Open Music Theory (OMT) is an open educational resource intended to serve as the primary text and workbook for undergraduate music theory courses.
Unlike textbooks from big name publishers which cost hundreds of dollars, OMT is completely free to use.
The whole textbook is natively online and responsive to mobile devices, which means students can comfortably use the textbook on their smartphones.
OMT provides not only the material for a complete traditional core undergraduate music theory sequence (fundamentals, diatonic harmony, chromatic harmony, form, 20th-century techniques), but also several other units for instructors who have diversified their curriculum, such as jazz, popular music, counterpoint, and orchestration. This was made possible through collaboration between many different music theorists with expertise in these subfields.
Flexible curriculum design
This book covers all the topics in a traditionally-conceived theory sequence, but the sections in OMT need not be taught in a specific order. Most sections are written so that a student only needs familiarity with music fundamentals before studying a given approach or repertoire, which makes this book an excellent choice for schools with modular curricula. Each section’s introduction clearly states what prerequisite knowledge is assumed for that section.
The authors of OMT carefully selected music examples to represent people of diverse races and genders.
OMT takes full advantage of the online and web-based format and includes audio and video examples throughout. Where traditional textbooks instead create a roadblock for students by requiring them to navigate to a separate website or perform the examples themselves, OMT has embedded these things directly alongside the text for easy access.
Many chapters include interactive content that allow students to easily test their knowledge on a concept and immediately find the correct answer, facilitating self-teaching.
Each chapter (with a few exceptions) features at least one accompanying worksheet intended to serve as a homework assignment on the topic. Worksheets are always given as PDFs and as an editable format (MuseScore or Word document). This allows flexibility for students to complete the assignment on paper or on their devices, and for instructors to edit the assignments to better fit their own goals. Many chapters also collect links to other online resources for studying music theory.
Instructor resources and community
Answer keys, exams, sample course outlines, a discussion board, and more are available in our Humanities Commons group, so that any instructor using OMT can share material with others (more information below).
Version 2 of this textbook is collaboratively authored by Mark Gotham, Kyle Gullings, Chelsey Hamm, Bryn Hughes, Brian Jarvis, Megan Lavengood, and John Peterson.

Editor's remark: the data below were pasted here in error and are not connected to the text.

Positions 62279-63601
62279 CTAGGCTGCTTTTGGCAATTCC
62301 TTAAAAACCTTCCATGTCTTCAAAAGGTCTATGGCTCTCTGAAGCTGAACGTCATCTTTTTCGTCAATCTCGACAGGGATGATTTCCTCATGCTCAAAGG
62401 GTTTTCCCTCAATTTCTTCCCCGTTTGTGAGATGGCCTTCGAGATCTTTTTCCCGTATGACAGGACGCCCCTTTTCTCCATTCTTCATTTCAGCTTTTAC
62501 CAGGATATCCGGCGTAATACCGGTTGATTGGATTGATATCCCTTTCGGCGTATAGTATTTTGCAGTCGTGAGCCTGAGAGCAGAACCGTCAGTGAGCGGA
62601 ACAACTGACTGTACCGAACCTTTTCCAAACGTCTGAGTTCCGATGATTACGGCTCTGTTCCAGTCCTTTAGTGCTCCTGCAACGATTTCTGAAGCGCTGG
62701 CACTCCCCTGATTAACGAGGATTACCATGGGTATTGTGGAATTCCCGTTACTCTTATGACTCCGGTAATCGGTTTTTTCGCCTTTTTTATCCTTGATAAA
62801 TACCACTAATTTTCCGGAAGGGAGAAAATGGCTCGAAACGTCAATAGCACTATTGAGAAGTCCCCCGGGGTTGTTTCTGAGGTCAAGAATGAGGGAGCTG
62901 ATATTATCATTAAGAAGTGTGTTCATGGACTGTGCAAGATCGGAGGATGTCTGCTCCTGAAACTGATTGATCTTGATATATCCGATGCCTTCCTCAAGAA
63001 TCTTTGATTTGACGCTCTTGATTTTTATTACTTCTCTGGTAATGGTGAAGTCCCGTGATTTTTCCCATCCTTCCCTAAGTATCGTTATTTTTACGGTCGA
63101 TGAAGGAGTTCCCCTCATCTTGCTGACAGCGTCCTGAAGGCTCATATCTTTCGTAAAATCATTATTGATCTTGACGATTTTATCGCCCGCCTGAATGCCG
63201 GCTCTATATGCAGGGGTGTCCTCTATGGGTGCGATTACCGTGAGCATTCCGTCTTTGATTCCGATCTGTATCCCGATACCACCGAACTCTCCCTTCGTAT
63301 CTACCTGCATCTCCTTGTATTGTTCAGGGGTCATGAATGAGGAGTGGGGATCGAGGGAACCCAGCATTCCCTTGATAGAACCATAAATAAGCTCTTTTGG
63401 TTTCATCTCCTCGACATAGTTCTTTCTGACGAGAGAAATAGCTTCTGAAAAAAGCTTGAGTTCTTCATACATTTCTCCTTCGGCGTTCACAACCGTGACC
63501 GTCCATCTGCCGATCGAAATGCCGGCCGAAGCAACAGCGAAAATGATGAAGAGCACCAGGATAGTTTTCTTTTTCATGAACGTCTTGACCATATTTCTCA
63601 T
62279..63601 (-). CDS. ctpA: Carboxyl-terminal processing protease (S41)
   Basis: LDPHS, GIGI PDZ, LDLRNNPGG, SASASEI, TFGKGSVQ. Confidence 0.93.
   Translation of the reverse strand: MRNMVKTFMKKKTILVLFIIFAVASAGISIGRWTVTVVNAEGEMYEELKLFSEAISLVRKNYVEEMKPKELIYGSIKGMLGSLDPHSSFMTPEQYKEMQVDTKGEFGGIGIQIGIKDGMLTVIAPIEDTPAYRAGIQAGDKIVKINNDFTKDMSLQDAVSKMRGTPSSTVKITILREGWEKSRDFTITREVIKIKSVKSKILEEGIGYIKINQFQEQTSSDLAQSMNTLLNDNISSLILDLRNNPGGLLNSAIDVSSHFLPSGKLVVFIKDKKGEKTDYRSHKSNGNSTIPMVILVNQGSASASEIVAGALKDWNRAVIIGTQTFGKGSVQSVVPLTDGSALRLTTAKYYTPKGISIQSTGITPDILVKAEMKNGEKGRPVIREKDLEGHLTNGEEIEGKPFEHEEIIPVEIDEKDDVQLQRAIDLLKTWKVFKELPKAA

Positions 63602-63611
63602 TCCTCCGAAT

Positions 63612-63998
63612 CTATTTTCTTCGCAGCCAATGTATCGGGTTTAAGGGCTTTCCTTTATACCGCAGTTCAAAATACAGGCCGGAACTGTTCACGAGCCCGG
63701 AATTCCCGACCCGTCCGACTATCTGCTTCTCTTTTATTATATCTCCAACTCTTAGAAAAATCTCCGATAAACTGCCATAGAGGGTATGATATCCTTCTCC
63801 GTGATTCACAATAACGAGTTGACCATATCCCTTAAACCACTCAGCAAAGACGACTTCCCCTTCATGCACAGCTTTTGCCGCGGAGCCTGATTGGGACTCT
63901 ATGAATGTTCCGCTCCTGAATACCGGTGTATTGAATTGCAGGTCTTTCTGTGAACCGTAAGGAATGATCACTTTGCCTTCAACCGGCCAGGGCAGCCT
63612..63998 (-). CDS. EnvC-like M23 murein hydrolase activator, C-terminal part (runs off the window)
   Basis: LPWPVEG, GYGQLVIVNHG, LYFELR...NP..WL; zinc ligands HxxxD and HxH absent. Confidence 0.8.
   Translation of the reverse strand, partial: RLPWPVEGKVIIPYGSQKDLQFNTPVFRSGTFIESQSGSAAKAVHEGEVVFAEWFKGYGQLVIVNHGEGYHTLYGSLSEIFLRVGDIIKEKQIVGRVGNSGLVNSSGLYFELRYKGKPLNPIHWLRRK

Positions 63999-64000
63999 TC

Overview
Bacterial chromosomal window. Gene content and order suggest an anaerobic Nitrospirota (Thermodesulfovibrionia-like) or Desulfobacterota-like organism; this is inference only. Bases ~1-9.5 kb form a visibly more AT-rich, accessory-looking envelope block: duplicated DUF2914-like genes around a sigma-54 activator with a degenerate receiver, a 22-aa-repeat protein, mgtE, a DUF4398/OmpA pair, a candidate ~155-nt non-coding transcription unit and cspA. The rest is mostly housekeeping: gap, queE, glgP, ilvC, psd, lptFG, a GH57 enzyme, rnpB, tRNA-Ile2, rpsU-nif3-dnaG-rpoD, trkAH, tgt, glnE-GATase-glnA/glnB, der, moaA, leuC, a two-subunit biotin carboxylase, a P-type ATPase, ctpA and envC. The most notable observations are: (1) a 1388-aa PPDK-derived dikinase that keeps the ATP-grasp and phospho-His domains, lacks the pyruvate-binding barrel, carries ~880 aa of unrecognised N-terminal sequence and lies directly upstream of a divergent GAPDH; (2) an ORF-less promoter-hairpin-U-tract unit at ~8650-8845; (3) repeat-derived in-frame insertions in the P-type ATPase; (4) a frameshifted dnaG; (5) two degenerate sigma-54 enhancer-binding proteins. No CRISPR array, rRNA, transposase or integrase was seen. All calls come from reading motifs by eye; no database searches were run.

Each author led certain parts of the textbook. Dr. Hamm led fundamentals and co-led Post-tonal; Dr. Gotham led the Anthology, 12-tone Serialism, and Orchestration sections; Dr. Gullings led the assignments and workbook for all chapters; Dr. Hughes co-led Pop and Post-tonal; Drs. Jarvis and Peterson led Harmony and Form; Dr. Lavengood led Jazz and co-led Pop and edited many of the chapters of the book. Furthermore, each chapter individually lists the authors that wrote that chapter.
While the majority of our chapters are entirely new to OMT v. 2, we are indebted to the vision of Version 1. Version 1 was built on resources authored by Kris Shaffer, Bryn Hughes, and Brian Moseley, edited by Kris Shaffer and Robin Wharton, and is published by Hybrid Pedagogy Publishing. Version 1 will continue to live at http://openmusictheory.github.io.
We are committed to the principles of accessibility on the web.
- We use some less-standard terminology to help readers who use screen readers; in particular, we never use a capital/lowercase letter M to distinguish major and minor qualities, and instead use the abbreviations “ma” and “mi.” Hopefully this nomenclature will become more common over time.
- While capital and lowercase do reflect quality in Roman numerals, quality can also be inferred from context and is thus not essential information for screen readers.
- Alt text is provided for all images.
- Many examples and homework assignments use MuseScore, which is an accessible score reader.
If you notice something that we can do better, please let us know through Suggestions and Feedback.
We do not make major changes to the content or organization of the book during the school year (September–May) to avoid disrupting classroom instruction. We will, however, continue to fix small mistakes and improve aesthetics between versions, as this is one of the benefits of our open access format. Use Suggestions and Feedback to report any typos, broken links, or anything else you might come across that needs fixing, as well as ideas for new content. Any time we have a major update, we will list it in the changelog.
Resources and Community for Instructors
Are you unsure how to use this book in your courses? Would you like access to answer keys for worksheets, or sample exams? We have set up a community for instructors on Humanities Commons so that anyone using OMT can share material with other instructors. The community also has a discussion board. Fill out this form to request an invitation to the instructor community.
- table-of-contents © Megan Lavengood is licensed under a CC BY-SA (Attribution ShareAlike) license
- musescore-embed © Megan Lavengood is licensed under a CC BY-SA (Attribution ShareAlike) license
- interactive-content © John Peterson is licensed under a CC BY-SA (Attribution ShareAlike) license
- workbook © Chelsey Hamm is licensed under a CC BY-SA (Attribution ShareAlike) license